September 18, 2013


KINGSTON, Jamaica — Police say they have searched the jail cell of DJ Vybz Kartel’s as part of their investigations into the killing of popular music producer Patrick ‘Roach’ Samuels.
The police reported that on Sunday detectives seized two cellular phones and three thumb-drives from the cell occupied by Kartel whose real name is Adijah Palmer. 
The Constabulary Communications Network (CCN) report Wednesday did not give the connection between the contraband found in the entertainer’s cell and the killing of the producer.
According to the cops the cell of Garfield Vassell, otherwise called ‘Zebra’, was also searched and the officers seized a sim card as well as a piece of paper containing instructions purportedly written by a popular entertainer.
Neither the nature of the instructions nor the name of the “popular entertainer ”were revealed.

Duane Stephenson proudly represents at CARIFESTA

Kingston, Jamaica: - The Caribbean Festival of Arts (CARIFESTA) festivities held last month in Suriname have been described as being “filled with passionate movements, rhythmic beats, stunning images, moving storytelling, and exquisite tastes”. Some Caricom 30 countries were present at the festival, among them Jamaica, whose musical ambassador, Duane Stephenson, flew the black, green and gold flag with immense pride.

The reggae singer had been invited by Caricom to represent Jamaica at CARIFESTA and for this artiste, who had chosen to stay at home this year rather than perform in Europe, it was indeed a “great honour” to find favour with the selection committee.  “CARIFESTA XI a wonderful experience and I thoroughly enjoyed every moment of it,” Duane declared.

“It was like a real homecoming with all my Caribbean brothers and sisters greeting each other and focusing on our similarities rather than our differences. CARIFESTA XI allowed me to see myself as a Caribbean man who is doing music for the world rather than a Jamaican reggae artiste,” the singer explained, adding that he had made many invaluable contacts on both personal and professional levels.

The man from August Town performed at the Youth Village, located in Paramaribo and he thrilled the multi-cultural crowd with great selections from his repertoire, including Ghetto Pain, August Town, Rastafari, Fire In Me and Nah Pay. His conscious, message music was the perfect fit for such an uplifting occasion and with Duane’s natural charisma, it was a glorious day for reggae music at CARIFESTA XI.

The business side was equally fruitful, as the massive Caribbean festival of arts celebrations had booking agents and scouts from the US, Europe and as far away as Australia, watching with interest and hastening to secure acts for upcoming events in those parts of the world.

“I exchanged numbers with several of them and one in particular, South By Southwest, one of the major talent scouts was keenly interested,” a very upbeat Duane stated.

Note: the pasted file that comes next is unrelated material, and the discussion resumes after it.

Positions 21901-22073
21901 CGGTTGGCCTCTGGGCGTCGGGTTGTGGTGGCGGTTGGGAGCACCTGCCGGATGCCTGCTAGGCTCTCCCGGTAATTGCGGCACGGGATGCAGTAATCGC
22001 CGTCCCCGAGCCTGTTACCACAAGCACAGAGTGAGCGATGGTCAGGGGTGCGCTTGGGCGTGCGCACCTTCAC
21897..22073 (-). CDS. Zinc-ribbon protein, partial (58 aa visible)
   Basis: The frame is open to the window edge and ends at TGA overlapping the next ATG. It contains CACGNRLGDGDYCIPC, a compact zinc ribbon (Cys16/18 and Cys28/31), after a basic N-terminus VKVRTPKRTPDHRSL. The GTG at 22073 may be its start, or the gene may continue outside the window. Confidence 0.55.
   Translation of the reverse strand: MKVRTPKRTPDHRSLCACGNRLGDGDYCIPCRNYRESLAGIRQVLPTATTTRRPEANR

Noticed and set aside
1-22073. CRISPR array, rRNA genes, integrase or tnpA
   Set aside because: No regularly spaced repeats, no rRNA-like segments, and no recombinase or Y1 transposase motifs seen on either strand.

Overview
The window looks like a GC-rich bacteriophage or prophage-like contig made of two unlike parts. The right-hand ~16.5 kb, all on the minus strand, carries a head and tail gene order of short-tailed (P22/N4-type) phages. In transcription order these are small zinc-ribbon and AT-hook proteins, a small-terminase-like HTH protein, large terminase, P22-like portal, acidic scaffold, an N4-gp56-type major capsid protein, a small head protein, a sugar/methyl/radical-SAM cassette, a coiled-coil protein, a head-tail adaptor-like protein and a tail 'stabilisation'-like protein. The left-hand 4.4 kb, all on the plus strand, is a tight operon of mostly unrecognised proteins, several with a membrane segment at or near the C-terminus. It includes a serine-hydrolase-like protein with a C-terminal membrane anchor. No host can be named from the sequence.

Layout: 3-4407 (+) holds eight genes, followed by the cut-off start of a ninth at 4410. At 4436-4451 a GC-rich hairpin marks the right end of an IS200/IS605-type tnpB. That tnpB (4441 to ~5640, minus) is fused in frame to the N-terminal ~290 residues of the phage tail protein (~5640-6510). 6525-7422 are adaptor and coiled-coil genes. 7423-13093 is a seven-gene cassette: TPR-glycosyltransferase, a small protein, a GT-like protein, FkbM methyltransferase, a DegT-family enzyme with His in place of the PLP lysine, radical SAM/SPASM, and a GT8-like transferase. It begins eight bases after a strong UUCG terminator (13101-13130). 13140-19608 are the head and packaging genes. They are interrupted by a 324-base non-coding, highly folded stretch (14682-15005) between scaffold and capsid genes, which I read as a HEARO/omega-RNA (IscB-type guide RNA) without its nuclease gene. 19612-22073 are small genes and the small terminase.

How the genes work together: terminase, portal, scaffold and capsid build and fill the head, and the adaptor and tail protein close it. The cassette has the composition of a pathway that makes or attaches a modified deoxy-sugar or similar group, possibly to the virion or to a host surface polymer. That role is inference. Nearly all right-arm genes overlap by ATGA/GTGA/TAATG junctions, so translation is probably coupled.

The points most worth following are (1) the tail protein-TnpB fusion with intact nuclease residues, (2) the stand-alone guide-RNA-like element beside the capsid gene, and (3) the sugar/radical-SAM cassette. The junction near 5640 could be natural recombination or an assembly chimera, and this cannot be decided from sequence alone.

Now back in Jamaica, after CARIFESTA and a subsequent six-day trip to French Guiana, which saw him and his Dread Heights Band performing for over 2000 persons at a village in the interior of the island, Duane is putting the finishing touches to his album, which should be ready for international release before yearend.

September 15, 2013


Silver Factory Merchandising was created to build a platform for artistes, specifically Caribbean artistes, to generate an additional revenue stream for their brands in the ever changing music business landscape.

The company created a complete collection for its first client, reggae recording artiste I-Octane, that features clothing designs for daily use that his fans all over the world can feel comfortable wearing.

The collection, Design By Odyssy, also incorporates lifestyle items such as mugs, ashtrays and even a skateboard.

I-Octane stated that this was a way of investing in his brand.

"It's about brand development for me and my team along with opening additional revenue streams as a 100 per cent independent artiste. That's why I've kept investing in my brand. I know my worth based on my investments, and I know where I stand in the business, I'm a touring artiste with a strong brand name, so merchandising was natural step," he said.

He added that he believes this investment will be long term.

"Merchandising is a global business, so for me it's not based on revenue I can generate in Jamaica, but rather making money outside of the island, and investing back into Jamaica. As far as other artistes doing merchandise, I highly encourage it the way the music is set up. It's imperative for the artiste to do that to not only make income but keep building their brand."

Source: Jamaica-star

September 06, 2013

I-Octane takes US Labor Day weekend by storm ... gives whirlwind performances

Using his historic closing performance at Reggae Sumfest 2013 as a launching pad, reggae and dancehall superstar I-Octane continued the momentum by returning to the United States for a whirlwind Labor Day weekend tour.
His first stop was in Delaware where he made his debut at 'In Di Dancehall'.